Almost two-thirds of U.S. patients prescribed medical marijuana are using it as a treatment for chronic pain, according to a new study.
Published in Health Affairs last month, the study’s authors argue their findings are in line with the large number of Americans who suffer chronic pain and the strong scientific evidence that marijuana is an effective pain treatment.
Since 1996, thirty-three U.S. states and the District of Colombia have legalized marijuana for medical use. Patients receiving medical marijuana require a doctor to certify they have a condition that qualifies for treatment. Patients can then be issued with a license in states where medical marijuana is legal.
For the new study, researchers analysed data from state registries tracking the number of patients using medical marijuana and the conditions it was prescribed to treat. Twenty states and the District of Colombia had registries tracking patients using medical marijuana, while 15 states held data on the conditions that qualified patients for the drug.
65% of patients use marijuana for chronic pain
The researchers found that 65 percent of medical marijuana patients used it to treat chronic pain. The other most common reasons patients used medical marijuana were for multiple sclerosis, nausea and vomiting induced by chemotherapy, and post-traumatic stress disorder.
The study team also looked at how often medical uses of marijuana are evidence-based. Based on a 2017 report by the National Academies of Science that assessed the scientific evidence supporting the use of marijuana to treat specific conditions, they found uses had strong backing 86 percent of the time.
Most patients use medical marijuana for evidence-backed conditions
“The vast majority of conditions for which people use cannabis have substantial or conclusive evidence of cannabis being an effective treatment,” said lead study author Kevin Boehnke of the University of Michigan in Ann Arbor.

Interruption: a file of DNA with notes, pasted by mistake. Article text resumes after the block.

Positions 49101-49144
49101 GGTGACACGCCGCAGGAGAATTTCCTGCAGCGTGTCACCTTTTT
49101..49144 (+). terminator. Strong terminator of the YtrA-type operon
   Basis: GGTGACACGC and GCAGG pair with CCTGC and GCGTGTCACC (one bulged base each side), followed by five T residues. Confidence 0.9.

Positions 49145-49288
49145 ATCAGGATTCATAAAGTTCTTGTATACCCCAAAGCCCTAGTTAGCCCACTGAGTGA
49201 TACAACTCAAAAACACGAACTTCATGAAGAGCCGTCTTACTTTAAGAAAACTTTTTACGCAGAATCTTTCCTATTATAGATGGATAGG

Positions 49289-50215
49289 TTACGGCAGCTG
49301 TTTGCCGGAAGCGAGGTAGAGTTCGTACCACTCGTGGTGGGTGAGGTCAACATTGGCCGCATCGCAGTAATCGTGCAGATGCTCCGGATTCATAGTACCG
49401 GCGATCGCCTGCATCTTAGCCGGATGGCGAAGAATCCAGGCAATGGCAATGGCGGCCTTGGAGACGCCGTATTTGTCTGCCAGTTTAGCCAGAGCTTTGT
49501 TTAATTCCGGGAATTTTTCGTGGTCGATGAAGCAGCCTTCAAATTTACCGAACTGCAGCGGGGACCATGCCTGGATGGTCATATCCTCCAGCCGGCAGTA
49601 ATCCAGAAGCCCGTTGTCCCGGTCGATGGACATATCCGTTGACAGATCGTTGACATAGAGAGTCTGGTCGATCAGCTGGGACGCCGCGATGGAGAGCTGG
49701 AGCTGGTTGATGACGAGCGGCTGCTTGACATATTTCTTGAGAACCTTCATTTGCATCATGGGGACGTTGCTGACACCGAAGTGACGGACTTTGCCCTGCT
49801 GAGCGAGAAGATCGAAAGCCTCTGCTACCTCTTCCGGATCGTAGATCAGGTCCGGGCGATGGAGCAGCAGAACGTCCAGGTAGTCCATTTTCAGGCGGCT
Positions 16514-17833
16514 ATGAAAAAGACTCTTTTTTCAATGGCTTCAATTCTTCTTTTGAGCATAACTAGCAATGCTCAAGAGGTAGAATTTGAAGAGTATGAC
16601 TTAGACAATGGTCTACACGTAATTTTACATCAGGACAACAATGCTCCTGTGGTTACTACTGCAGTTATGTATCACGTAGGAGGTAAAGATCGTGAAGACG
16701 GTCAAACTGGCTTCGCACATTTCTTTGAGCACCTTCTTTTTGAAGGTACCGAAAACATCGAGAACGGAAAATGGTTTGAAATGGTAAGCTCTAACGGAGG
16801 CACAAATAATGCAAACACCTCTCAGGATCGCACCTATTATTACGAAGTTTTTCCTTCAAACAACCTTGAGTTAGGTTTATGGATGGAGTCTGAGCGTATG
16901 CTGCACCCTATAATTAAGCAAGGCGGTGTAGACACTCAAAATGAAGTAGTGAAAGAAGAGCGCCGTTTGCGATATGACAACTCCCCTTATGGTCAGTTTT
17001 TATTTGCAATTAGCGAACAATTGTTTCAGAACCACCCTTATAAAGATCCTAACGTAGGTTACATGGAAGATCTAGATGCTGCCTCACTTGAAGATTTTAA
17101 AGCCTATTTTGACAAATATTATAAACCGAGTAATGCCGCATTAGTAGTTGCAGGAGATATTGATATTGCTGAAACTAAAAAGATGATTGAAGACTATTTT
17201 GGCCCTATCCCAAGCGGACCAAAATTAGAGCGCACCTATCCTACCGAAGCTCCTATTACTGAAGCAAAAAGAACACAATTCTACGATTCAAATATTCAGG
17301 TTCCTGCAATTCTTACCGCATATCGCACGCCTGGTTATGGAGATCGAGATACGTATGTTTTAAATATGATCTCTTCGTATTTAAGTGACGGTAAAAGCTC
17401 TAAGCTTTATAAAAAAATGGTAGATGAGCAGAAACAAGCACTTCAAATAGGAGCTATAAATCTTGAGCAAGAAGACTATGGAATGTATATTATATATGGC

“However, that doesn’t mean that it’s going to necessarily be easy for them to figure out how best to use cannabis or cannabinoids to treat their conditions,” Boehnke said.
Boehnke explains that unlike traditional prescription drugs, there are no clinical guidelines for medical marijuana. This is largely because even though many states have legalized medical marijuana, the federal government still classifies it as a “schedule 1” substance with no medical use and a high potential for abuse.
“Medical cannabis patients are placed in a position where they typically have no choice but to experiment to find their optimal dosing regimen,” Boehnke added. “Safety is definitely a concern, especially when smoking or taking high doses of THC.”
The study authors conclude that a nationwide patient registry would make it easier to understand how patients are using medical marijuana and whether it’s safe or effective for these conditions.
Dr. Kevin Hill, a researcher at Harvard Medical School in Boston, was not involved in the study but agrees with the authors that there are still many problems with how medical marijuana is used in day-to-day medical practice.
“Many physicians in specialty cannabis clinics will give certifications to anyone who will pay for it, and the level of follow-up care is often poor,” Hill said.
“One way we can change this is to improve the education that healthcare professionals receive on medical cannabis so that they will feel more comfortable certifying patients when appropriate and be more likely to offer useful guidance to patients on what type of cannabis to obtain, how to dose it, and what side effects to look out for,” Hill added.
“Right now, ‘budtenders’ often play a more important role in medical cannabis than doctors do – and that needs to change.”